If you use an email marketing automation software always check the mobile previews first, and then the desktop version. If the template is quite ugly or unappealing in the mobile version, I’d suggest you to choose another template.

email marketing in mobile
At least 50% of emails are opened on mobile, according to Campaign Monitor.

3. Judge your email by its cover

In this case, for its design. It is really essential that all your emails look pleasant and delightful to read. From GIFs to creative content, emails got more stylish, and I would dare to say they are looking more like an art piece.  

Emails that have a quick loading time, feisty CTA’s and colorful visuals typically perform best. However, don’t underrate user experience over information. A newsletter with five kilometres of extension, with the same five year old template will leave your consumer uninterested and with time, out of your database. 

4.Watch out for the metrics 

Tracking results helps to evaluate your future campaigns. Think of them as your grandmother giving you wise advice on what you did right or wrong. 

The numbers behind each metric give a marketeer important insights and details. Metrics collect data on how many people are interacting with your campaign, who they are, when they are doing it and for how long. All this data is important to planning further campaigns. 

For example, if a campaign gets a higher bounce rate than usual, it means that readers are opening emails but not engaging with them. What’s wrong here? Maybe the brand tone isn’t coherent with the subject line? Or is it the content that doesn’t meet the expectation?

I know numbers can be quite hard to digest, especially when you planned everything on your mind and expected it to be the greatest campaign ever. But in this case, they are your best allies since they report what is effectively working or not. 

5. Respect the law!

GDPR. Yes, this four-letter acronym. Standing for “General Data Protection Regulation”, it means that it is assured for the reader that he is given clear, unambiguous permission to receive marketing emails.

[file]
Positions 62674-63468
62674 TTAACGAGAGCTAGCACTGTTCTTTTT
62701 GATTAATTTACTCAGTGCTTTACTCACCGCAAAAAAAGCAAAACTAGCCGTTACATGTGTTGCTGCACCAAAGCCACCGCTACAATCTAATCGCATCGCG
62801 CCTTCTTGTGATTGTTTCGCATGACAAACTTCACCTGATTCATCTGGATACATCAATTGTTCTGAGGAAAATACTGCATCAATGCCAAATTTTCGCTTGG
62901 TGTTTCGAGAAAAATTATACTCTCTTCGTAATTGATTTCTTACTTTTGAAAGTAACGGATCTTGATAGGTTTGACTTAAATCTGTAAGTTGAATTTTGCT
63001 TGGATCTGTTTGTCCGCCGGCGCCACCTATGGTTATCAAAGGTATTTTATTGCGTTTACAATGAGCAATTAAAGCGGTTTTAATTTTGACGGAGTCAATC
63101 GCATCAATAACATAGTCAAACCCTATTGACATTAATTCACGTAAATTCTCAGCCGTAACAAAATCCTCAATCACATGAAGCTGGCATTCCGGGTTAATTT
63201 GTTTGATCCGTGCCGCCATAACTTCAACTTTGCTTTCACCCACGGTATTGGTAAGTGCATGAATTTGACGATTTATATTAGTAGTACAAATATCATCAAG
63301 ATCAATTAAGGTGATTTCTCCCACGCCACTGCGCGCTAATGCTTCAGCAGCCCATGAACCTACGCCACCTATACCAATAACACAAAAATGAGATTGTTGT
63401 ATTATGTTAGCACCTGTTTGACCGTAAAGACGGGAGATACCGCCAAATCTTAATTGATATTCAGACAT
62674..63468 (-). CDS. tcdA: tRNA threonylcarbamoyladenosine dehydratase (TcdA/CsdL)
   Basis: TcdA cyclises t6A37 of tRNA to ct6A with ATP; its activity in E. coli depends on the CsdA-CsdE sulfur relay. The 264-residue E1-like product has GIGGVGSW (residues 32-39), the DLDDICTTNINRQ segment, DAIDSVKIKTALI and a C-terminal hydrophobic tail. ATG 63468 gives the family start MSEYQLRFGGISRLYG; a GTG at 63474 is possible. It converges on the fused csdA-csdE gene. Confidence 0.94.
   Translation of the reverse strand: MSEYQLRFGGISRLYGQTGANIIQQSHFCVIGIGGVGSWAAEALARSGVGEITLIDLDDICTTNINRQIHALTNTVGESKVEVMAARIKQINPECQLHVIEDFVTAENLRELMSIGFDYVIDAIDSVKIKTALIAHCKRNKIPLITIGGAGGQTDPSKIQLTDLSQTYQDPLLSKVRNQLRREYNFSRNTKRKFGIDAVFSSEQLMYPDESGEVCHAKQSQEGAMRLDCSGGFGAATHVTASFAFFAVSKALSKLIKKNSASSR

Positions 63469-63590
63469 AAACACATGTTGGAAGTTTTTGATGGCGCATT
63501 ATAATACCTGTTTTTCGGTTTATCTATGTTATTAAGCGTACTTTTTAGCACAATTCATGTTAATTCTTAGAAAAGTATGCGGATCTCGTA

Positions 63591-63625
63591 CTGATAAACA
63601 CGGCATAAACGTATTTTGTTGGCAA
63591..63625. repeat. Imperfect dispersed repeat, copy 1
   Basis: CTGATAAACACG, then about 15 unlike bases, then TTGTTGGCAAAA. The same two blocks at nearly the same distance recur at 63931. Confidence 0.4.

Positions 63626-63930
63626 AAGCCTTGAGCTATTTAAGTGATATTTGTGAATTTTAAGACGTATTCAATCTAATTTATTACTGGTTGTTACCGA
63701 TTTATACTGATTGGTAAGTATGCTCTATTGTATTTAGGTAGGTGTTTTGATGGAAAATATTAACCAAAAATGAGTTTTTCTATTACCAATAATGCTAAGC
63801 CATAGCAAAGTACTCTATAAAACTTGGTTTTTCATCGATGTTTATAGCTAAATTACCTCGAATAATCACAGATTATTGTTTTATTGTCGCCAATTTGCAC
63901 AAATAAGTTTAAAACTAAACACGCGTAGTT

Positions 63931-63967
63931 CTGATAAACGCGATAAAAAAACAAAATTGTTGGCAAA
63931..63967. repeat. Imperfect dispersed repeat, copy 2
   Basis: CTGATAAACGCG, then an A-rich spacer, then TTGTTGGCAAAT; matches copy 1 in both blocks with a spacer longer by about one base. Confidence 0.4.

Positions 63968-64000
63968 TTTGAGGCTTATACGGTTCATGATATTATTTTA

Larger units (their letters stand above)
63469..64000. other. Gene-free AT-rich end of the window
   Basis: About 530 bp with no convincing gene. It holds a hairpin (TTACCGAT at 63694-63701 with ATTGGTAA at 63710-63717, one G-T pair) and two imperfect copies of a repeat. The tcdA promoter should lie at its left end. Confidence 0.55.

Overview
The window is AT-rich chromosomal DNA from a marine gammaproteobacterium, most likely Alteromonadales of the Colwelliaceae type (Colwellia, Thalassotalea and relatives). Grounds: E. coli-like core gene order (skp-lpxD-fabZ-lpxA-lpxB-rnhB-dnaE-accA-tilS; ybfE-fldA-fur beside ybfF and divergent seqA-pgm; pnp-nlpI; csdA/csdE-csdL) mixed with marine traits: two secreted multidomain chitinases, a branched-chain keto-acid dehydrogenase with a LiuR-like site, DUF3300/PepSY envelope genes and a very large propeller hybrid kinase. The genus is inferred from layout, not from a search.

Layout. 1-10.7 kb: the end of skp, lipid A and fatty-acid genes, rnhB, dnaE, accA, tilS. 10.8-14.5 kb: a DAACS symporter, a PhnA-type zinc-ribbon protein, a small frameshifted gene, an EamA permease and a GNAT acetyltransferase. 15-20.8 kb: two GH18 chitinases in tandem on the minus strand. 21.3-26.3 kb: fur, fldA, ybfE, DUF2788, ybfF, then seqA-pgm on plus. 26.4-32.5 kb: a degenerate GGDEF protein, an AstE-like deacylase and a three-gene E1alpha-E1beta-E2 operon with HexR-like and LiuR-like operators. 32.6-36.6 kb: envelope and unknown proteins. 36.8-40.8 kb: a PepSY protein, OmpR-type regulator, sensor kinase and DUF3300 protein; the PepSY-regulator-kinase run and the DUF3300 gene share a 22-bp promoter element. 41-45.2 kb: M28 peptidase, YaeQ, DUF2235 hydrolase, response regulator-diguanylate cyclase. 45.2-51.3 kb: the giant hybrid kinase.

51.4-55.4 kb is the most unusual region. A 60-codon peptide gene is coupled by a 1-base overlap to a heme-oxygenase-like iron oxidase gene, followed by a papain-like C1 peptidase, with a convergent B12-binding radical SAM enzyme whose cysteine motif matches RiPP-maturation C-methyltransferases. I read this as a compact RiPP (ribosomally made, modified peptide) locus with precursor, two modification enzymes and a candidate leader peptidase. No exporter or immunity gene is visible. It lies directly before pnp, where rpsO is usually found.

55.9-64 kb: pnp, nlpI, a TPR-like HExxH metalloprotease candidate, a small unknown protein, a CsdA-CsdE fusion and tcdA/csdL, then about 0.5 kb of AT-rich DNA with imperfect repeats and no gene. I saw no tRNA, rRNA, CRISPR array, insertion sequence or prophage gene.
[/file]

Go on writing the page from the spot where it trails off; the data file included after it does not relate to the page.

Being onboard with the GDPR, you have to make sure your email marketing activity is legal. GDPR was created so consumers know their data is protected and being used by brands they have trusted with personal information. They opt in to emails they’d like to receive from brands they’re interested in.

Because it means that email campaigns will only be sent to users who are genuinely interested in your messages. It also ensures your email marketing messages are compliant with the law.

Here’s another important metric to respect: deliverability.  It’s what some marketers use to measure their email campaingn’s ability to reach their subscribers’ inboxes related to actual delivery.

Issues with ISPs, throttling, bounces, spam issues, and bulking damage an email deliverability and thus reduce the number of your emails that will land in your subscribers’ inboxes.

That’s why your deliverability will impact everything from open rate to clicks to spam reports. To prevent you from this, opt for sending emails using custom authentication, as well as double opt-in database. Avoid using URL shorteners as well as emails with too many images. 

Master email marketing because it’s not going anywhere

Email marketing is really far from dead. Stats have been showing the importance of this channel for retail conversions, as well as nurturing relationships with loyal customers. With GDPR, the impact of an email marketing campaign can be quite higher than social media. 

Forrester Research reports that 90% of emails get delivered to the intended inbox, whereas only 2% of a company’s Facebook followers see the company’s posts in their news feeds.

Email is especially important in business, with the average employee spending 13 working hours each week with their email inbox.

With an average return of over 40 times what you invest, you can’t afford to ignore it. While average open rates and click-through rates are higher than before, it’s therefore an effective way to nurture relationships, rewin potentially lost business, and reactive inactive users.

Any business that’s dismissing email is missing out, and missing out big.

Carla is a marketing manager who doesn’t like to talk about herself. She prefers to write and talk about the stories she helps telling as a marketing manager. Her professional path is connected to content marketing strategy, copywriting and social media management. She’s passionate about travelling, reading biographies and cooking a new recipe every week.